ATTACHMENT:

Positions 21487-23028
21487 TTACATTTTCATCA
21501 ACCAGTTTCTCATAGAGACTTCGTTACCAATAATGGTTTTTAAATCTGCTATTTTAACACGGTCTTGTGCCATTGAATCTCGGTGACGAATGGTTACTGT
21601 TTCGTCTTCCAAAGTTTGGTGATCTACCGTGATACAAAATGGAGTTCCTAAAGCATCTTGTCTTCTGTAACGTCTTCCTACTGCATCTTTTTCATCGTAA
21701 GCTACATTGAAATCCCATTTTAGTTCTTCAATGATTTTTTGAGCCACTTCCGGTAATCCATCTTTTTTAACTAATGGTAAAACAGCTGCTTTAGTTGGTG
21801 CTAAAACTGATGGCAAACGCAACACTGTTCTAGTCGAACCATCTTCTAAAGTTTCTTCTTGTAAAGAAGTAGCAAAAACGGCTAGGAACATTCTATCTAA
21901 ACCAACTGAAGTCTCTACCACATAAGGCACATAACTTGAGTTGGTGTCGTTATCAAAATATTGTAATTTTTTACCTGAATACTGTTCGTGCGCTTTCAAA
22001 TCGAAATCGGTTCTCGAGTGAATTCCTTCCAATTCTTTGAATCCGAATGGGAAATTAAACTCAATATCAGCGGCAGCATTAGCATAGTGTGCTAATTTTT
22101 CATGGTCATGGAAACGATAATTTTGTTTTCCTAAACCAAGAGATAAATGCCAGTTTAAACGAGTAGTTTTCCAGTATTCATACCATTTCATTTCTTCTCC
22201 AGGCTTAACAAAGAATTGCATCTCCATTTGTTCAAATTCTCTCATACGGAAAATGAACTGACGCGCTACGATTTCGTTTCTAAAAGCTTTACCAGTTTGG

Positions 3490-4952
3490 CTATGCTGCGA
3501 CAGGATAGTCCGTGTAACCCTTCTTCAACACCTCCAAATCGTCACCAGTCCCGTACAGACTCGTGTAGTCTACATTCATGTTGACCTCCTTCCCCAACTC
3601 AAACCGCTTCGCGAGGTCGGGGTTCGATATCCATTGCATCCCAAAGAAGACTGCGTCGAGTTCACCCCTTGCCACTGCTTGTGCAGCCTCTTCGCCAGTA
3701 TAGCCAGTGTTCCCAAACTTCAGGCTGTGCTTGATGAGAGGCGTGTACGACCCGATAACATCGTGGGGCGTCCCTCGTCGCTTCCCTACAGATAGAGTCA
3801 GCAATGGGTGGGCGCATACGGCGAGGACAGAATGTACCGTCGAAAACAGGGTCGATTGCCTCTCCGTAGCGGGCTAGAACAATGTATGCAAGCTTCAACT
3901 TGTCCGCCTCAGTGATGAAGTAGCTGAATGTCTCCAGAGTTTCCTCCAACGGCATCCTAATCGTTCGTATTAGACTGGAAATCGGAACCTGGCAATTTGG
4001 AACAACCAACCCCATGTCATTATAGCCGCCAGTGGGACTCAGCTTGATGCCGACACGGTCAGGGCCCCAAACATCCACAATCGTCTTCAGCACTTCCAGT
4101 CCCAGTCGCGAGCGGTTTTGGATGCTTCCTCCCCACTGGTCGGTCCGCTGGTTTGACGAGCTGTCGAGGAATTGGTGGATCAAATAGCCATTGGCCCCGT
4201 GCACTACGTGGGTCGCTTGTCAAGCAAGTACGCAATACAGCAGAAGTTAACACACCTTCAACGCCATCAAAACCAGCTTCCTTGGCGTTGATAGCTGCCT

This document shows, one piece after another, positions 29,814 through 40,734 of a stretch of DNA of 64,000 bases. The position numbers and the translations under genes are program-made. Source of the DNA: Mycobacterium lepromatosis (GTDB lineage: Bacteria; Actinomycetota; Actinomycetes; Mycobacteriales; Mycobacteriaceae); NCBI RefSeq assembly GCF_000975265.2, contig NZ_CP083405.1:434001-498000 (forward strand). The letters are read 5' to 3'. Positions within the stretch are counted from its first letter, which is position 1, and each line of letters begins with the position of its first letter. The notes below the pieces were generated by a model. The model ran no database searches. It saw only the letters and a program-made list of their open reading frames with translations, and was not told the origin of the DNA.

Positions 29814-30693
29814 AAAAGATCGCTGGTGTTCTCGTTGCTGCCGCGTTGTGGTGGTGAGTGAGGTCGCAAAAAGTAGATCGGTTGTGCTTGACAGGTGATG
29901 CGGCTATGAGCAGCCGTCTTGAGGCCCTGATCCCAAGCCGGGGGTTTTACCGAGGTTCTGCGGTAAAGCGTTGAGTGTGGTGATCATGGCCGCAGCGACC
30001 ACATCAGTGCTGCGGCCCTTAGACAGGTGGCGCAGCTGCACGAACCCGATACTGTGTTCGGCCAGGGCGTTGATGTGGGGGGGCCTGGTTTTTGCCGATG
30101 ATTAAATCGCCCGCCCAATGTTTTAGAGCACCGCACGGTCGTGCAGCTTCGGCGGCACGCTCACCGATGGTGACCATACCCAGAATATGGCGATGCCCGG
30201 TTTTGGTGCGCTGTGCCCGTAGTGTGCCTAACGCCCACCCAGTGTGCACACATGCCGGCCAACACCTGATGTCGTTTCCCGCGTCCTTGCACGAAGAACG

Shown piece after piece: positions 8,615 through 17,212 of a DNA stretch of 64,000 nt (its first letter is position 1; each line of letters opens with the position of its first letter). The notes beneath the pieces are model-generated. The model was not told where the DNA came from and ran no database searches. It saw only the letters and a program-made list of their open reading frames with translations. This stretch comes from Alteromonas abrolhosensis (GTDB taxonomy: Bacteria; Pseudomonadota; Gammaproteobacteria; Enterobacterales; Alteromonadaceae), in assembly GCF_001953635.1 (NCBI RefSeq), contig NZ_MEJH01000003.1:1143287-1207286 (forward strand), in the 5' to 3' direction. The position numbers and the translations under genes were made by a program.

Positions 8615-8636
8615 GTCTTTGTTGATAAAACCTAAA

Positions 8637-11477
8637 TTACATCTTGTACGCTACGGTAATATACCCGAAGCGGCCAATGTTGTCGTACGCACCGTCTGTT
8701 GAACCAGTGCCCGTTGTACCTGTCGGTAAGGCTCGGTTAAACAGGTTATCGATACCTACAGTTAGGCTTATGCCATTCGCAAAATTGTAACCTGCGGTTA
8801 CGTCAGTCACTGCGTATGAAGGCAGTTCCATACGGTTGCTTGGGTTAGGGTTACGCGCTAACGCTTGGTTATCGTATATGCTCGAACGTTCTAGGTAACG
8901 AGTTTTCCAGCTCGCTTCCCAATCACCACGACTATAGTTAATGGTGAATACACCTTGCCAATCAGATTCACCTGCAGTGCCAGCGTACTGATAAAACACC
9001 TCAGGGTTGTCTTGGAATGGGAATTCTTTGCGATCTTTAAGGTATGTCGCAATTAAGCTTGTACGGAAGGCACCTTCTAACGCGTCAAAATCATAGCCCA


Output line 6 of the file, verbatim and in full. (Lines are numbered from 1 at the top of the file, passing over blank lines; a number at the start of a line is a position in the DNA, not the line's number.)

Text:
21801 CTAAAACTGATGGCAAACGCAACACTGTTCTAGTCGAACCATCTTCTAAAGTTTCTTCTTGTAAAGAAGTAGCAAAAACGGCTAGGAACATTCTATCTAA